The Coronavirus pandemic continues to impact all aspects of governance, as evidenced in India. Until recently, just as in Japan, the COVID-19 outbreak appeared to be under control in India. As a result, on May 12, Prime Minister Narendra Modi announced further easing of restrictions during the subsequent stage of the lockdown (imposed until May 31) and the start of substantive reforms to India’s economy. However, the number of new Coronavirus cases, which stabilized by the middle of May (i.e. two weeks after the first set of measures had been lifted), began to increase rapidly once again (reaching an average of +3,500 infected people per day). On May 17, the daily growth was +5,000 and on May 25, +7,000 already. This is probably why on May 23, India’s Minister of Finance Nirmala Sitharaman stated that “future fiscal policy actions to stimulate the economy” would “depend on how COVID-19 pandemic” panned out.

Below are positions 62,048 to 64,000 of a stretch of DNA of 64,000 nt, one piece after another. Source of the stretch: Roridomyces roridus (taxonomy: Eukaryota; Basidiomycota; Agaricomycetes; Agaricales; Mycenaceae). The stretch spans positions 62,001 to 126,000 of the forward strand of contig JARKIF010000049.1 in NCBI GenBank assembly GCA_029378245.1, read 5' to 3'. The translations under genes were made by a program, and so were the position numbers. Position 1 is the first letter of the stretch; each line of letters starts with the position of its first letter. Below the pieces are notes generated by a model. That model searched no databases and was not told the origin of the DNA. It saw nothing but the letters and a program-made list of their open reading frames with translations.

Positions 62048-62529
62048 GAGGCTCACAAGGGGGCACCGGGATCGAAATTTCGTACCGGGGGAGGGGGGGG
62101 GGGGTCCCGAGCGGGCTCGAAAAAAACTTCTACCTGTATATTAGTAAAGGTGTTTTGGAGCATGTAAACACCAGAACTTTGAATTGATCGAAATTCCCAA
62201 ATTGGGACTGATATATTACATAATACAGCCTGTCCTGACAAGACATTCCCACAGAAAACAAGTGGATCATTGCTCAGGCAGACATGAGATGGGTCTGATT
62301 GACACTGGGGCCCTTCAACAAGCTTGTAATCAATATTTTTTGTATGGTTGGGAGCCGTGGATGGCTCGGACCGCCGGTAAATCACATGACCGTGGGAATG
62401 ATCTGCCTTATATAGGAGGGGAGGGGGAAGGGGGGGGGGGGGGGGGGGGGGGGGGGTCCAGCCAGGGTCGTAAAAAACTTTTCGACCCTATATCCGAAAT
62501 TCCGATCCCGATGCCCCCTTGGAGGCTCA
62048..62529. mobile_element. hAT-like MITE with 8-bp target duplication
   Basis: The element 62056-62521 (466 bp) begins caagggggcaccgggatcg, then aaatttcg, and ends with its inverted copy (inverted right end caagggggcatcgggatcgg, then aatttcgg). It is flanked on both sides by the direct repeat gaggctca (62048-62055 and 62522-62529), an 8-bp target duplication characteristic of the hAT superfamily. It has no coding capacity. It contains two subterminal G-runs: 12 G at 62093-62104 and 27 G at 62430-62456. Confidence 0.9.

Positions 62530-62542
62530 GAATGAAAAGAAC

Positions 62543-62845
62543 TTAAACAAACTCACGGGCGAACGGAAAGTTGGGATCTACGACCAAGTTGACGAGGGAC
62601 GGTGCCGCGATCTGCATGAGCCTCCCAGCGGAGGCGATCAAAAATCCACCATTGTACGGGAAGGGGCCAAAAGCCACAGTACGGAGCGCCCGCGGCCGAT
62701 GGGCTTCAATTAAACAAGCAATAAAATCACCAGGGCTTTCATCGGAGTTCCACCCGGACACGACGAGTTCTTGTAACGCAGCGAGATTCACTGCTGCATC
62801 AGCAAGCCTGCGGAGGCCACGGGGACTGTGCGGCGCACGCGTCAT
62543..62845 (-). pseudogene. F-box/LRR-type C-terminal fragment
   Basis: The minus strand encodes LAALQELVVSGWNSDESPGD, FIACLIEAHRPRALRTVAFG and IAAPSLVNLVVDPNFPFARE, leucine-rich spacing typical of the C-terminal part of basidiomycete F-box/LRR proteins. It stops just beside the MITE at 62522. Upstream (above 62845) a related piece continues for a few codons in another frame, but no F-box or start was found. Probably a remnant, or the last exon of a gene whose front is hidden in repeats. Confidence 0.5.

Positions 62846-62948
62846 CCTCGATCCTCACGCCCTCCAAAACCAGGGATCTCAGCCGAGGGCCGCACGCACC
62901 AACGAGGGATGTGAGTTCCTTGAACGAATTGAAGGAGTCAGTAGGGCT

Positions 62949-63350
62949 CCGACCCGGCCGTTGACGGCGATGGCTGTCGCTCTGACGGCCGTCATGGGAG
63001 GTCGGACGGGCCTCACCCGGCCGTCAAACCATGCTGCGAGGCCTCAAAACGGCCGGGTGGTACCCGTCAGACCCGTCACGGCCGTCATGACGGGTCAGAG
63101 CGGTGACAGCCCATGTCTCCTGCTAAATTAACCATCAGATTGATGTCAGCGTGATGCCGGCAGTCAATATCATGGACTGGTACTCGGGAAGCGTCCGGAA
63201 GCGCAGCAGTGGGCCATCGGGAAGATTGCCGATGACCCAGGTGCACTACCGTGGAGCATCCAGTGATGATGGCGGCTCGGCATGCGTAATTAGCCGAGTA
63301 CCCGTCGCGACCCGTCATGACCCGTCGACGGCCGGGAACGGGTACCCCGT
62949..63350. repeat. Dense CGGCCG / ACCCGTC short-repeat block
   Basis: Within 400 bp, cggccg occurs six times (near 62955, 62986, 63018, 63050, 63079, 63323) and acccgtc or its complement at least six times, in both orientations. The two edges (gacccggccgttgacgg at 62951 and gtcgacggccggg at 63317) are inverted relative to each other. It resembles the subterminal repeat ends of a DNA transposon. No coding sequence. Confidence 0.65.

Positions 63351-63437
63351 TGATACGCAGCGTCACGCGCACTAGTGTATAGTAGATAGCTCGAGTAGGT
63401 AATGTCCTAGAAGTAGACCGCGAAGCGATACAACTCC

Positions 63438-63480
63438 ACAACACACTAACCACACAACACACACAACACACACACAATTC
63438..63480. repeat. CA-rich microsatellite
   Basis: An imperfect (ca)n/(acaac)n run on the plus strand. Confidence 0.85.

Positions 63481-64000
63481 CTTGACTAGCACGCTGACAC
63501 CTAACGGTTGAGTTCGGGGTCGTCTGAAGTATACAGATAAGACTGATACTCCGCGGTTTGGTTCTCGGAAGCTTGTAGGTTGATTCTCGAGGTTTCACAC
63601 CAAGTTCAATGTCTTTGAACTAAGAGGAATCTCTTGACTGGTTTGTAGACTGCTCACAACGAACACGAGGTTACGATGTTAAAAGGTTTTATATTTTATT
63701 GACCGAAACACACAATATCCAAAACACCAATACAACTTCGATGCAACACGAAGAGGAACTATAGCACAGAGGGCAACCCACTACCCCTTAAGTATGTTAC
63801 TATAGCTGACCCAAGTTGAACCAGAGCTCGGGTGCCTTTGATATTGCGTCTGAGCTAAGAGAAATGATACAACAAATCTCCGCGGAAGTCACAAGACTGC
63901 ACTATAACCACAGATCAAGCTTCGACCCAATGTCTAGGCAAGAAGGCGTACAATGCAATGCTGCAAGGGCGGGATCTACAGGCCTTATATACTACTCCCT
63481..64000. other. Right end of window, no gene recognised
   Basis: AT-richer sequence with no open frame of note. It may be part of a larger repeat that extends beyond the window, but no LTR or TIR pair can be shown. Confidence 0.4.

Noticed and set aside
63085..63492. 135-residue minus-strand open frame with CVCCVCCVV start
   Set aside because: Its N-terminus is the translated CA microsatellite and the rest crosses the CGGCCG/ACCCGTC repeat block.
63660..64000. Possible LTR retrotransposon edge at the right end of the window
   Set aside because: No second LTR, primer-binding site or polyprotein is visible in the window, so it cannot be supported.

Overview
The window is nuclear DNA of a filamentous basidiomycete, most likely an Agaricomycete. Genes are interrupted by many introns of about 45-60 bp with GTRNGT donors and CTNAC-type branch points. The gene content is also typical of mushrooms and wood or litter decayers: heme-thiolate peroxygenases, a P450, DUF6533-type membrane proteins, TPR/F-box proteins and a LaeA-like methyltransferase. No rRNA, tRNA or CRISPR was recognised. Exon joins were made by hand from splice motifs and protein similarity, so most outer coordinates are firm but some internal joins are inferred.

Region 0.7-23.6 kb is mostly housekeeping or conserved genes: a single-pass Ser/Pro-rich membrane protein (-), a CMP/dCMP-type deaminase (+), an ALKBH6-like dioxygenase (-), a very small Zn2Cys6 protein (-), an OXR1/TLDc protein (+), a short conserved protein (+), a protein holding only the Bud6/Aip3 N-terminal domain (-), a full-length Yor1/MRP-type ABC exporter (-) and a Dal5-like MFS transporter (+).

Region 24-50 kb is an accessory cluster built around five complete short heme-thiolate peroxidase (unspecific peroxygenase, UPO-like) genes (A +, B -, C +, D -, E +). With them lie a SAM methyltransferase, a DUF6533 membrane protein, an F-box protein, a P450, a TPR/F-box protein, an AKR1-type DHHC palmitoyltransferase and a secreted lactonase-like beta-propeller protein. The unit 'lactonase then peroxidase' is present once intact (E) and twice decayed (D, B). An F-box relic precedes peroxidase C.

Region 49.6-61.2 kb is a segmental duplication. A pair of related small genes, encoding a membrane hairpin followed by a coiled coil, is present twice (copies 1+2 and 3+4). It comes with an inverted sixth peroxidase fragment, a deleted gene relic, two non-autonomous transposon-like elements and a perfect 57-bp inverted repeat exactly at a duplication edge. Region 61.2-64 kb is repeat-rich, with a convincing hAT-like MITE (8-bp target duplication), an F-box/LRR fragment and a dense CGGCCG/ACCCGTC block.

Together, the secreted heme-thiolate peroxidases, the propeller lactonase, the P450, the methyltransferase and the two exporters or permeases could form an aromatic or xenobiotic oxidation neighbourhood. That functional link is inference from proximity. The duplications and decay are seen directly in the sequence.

Let us wait and see whether Japan can avoid the same fate.
Vladimir Terekhov, expert on the issues of the Asia-Pacific Region, exclusively for the online magazine “New Eastern Outlook”.